Obviously there’s a risk that, if defined too loosely, Twitter could shut innocent newbs off its platform by incorrectly connecting them to a previously identified bad actor. Which it clearly won’t want to do.
The hope is that behind the scenes Twitter has got better at spotting patterns of behavior it can reliably associate with spammers — and will thus be able to put this new policy to good use.
There’s certainly good external research being done in this area. For example, recent work by Duo Security has yielded an open source methodology for identifying account automation on Twitter.
The team also dug into botnet architectures — and were able to spot a cryptocurrency scam botnet which Twitter had previously been recommending other users follow. So, again hopefully, the company has been taking close note of such research, and better botnet analysis underpins this policy change.
There’s also more on this front: “We are expanding our enforcement approach to include accounts that deliberately mimic or are intended to replace accounts we have previously suspended for violating our rules,” Twitter also writes.
This additional element is also notable. It essentially means Twitter has given itself a policy allowing it to act against entire malicious ideologies — i.e. against groups of people trying to spread the same sort of disinformation, not just any a single identified bad actor connected to a number of accounts.
To use the example of the fake news peddler behind InfoWars, Alex Jones, who Twitter finally permanently banned last month, Twitter’s new policy suggests any attempts by followers of Jones to create ‘in the style of’ copycat InfoWars accounts on its platform, i.e. to try to indirectly return Jones’ disinformation to Twitter, would — or, well, could — face the same enforcement action it has already meted out to Jones’ own accounts.
Though Twitter does have a reputation for inconsistently applying its own policies. So it remains to be seen how it will, in fact, act.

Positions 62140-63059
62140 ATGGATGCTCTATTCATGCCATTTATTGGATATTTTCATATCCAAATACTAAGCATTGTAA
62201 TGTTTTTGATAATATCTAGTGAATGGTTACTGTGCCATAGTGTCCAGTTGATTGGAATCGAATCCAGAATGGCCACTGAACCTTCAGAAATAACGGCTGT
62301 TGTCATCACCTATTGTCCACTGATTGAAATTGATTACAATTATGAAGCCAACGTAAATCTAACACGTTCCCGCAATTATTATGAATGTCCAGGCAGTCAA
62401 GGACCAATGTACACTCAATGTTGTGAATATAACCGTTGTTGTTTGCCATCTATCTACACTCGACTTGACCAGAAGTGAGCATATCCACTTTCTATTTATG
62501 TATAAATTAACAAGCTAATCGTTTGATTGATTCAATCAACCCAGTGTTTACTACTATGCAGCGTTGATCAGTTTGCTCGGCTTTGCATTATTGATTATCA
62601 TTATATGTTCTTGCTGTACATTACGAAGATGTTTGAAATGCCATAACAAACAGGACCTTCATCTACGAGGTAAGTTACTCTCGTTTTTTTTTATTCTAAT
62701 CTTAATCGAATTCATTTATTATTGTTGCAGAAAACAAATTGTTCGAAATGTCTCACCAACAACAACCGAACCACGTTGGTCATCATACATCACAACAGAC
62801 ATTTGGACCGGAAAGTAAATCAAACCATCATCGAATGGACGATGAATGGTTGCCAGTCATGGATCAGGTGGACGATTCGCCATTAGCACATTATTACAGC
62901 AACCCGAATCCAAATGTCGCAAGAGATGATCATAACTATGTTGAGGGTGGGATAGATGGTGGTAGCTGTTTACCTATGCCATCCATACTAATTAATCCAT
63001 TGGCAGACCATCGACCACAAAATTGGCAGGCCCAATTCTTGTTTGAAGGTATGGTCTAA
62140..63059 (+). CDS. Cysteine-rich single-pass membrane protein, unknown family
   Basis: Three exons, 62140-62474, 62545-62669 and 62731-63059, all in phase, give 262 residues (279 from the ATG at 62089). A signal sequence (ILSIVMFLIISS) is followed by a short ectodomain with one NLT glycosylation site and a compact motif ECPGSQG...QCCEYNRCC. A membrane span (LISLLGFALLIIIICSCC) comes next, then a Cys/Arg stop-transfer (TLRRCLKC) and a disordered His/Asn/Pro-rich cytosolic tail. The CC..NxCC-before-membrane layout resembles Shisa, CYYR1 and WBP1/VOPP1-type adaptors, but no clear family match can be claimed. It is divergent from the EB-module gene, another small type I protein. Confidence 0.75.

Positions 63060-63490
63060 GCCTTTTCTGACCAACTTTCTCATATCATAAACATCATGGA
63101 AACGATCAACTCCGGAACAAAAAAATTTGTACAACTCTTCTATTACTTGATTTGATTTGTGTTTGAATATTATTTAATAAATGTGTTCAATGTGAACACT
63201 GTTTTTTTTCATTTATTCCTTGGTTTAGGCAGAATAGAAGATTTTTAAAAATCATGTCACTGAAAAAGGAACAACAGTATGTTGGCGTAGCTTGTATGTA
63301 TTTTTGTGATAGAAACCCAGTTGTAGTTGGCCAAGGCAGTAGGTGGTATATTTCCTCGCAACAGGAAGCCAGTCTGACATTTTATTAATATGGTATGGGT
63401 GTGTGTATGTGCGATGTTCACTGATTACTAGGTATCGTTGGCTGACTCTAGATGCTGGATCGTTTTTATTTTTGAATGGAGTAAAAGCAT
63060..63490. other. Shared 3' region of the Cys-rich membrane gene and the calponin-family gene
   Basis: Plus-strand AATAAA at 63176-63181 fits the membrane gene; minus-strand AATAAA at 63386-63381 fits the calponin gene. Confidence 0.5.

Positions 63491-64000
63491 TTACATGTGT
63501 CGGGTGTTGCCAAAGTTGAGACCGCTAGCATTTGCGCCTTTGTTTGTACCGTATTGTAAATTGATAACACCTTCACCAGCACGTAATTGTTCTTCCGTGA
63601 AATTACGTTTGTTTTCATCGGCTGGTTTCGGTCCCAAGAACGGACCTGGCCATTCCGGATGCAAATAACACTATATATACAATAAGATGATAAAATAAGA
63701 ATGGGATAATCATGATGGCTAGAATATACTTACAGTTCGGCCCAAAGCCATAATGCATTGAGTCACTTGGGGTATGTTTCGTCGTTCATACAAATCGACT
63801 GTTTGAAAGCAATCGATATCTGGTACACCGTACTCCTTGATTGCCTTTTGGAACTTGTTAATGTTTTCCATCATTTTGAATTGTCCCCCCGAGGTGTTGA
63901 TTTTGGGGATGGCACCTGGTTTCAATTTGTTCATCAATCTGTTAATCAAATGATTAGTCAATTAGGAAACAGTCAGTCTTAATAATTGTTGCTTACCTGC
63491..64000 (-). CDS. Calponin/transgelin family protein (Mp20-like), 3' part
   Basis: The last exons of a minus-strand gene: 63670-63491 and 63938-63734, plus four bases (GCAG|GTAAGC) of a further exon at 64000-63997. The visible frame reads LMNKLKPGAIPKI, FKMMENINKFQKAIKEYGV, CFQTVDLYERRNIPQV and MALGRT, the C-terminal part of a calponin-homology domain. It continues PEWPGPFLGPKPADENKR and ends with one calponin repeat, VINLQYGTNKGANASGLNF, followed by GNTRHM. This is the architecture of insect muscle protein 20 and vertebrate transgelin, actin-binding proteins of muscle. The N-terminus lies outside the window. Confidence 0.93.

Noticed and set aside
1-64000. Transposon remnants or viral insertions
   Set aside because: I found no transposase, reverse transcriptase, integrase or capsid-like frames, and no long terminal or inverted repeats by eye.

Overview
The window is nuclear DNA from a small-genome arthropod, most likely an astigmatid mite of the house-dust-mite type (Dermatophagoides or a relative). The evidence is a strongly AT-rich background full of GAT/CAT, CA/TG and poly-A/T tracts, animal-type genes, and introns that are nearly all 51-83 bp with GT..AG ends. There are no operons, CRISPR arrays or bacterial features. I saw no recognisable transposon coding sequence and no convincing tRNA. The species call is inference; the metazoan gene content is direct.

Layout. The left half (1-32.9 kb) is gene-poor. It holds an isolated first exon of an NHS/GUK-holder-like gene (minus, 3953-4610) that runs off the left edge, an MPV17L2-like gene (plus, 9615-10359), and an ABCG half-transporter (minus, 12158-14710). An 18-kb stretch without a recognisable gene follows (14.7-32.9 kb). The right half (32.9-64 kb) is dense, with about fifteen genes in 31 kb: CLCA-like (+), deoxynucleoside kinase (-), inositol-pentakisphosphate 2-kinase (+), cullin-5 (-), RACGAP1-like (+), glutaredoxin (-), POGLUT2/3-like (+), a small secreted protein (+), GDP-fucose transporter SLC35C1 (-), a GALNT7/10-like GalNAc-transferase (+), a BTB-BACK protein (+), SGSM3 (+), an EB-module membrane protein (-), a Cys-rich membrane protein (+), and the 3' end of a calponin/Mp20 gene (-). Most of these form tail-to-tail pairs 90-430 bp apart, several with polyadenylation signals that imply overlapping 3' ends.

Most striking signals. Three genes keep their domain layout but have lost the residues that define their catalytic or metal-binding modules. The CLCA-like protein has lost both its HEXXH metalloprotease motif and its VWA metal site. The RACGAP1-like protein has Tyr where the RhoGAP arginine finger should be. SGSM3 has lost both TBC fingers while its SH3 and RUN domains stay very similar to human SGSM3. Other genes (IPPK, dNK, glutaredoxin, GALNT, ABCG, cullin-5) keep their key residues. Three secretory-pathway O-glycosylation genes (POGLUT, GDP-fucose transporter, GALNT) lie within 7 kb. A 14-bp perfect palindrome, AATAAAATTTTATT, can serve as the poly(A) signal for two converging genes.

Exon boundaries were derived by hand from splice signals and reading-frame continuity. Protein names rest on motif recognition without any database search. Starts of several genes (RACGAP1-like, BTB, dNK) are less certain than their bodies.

And how enthusiastic it will be about slapping down disinformation ideologies — given its longstanding position as a free speech champion, and in the face of criticism that it is ‘censoring’ certain viewpoints.
Another change being announced by Twitter now is a clampdown on the distribution of hacked materials via its platform.
Leaking hacked emails of political officials at key moments during an election cycle has been a key tactic for democracy fiddlers in recent years — such as the leak of emails sent by top officials in the Democratic National Committee during the 2016 US presidential election.
Twitter notes that its rules already prohibit the distribution of hacked material which contains “private information or trade secrets, or could put people in harm’s way” — but says it’s now expanding “the criteria for when we will take action on accounts which claim responsibility for a hack, which includes threats and public incentives to hack specific people and accounts”.
So it seems, generally, to be broadening its policy to cover a wider support ecosystem around election hackers — or hacking more generally.
Twitter’s platform does frequently host hackers — who use anonymous Twitter accounts to crow about their hacks and/or direct attack threats at other users…